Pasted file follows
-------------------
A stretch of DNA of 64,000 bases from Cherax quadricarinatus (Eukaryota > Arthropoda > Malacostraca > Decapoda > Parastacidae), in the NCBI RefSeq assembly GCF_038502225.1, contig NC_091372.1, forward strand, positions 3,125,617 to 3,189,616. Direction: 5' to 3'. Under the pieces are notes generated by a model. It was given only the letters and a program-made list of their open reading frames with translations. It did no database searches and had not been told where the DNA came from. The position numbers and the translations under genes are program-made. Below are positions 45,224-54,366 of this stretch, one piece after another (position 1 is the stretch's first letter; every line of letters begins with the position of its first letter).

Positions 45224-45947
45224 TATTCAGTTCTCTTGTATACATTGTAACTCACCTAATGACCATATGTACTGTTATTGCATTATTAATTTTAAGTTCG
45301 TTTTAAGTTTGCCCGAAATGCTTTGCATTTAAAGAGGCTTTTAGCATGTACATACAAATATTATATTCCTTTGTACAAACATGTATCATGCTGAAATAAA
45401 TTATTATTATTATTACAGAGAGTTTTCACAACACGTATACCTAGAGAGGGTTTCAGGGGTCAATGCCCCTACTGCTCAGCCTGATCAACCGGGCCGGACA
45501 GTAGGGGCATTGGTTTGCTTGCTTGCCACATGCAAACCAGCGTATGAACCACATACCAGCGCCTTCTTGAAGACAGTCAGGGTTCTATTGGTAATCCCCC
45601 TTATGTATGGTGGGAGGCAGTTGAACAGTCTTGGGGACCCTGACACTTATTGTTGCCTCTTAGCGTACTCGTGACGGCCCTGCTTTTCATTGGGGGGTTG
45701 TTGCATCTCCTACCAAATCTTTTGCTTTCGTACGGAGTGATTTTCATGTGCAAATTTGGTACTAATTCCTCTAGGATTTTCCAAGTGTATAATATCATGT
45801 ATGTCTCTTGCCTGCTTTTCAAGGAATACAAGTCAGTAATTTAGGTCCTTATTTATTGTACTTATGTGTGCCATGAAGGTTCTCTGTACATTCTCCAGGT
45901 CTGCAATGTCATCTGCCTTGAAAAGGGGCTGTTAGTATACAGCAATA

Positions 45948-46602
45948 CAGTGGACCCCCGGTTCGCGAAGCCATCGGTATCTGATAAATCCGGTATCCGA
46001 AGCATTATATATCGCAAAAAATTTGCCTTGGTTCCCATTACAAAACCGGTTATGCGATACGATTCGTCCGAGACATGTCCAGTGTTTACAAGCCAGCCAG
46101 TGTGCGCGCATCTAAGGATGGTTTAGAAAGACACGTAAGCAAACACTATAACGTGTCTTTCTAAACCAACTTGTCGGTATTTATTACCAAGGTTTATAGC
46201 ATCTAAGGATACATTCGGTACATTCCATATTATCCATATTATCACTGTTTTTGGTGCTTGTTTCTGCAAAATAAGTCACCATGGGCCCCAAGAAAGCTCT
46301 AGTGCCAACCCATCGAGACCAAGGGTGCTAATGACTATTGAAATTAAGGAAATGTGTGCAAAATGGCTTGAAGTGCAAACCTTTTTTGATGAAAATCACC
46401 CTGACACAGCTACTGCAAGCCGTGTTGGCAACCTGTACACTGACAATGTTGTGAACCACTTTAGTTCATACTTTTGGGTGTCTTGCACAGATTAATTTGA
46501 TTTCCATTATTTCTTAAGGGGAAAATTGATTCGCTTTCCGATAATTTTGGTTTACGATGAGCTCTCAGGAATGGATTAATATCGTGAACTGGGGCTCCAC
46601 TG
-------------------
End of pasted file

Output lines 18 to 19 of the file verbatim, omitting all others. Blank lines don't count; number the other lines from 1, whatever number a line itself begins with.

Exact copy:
46501 TTTCCATTATTTCTTAAGGGGAAAATTGATTCGCTTTCCGATAATTTTGGTTTACGATGAGCTCTCAGGAATGGATTAATATCGTGAACTGGGGCTCCAC
46601 TG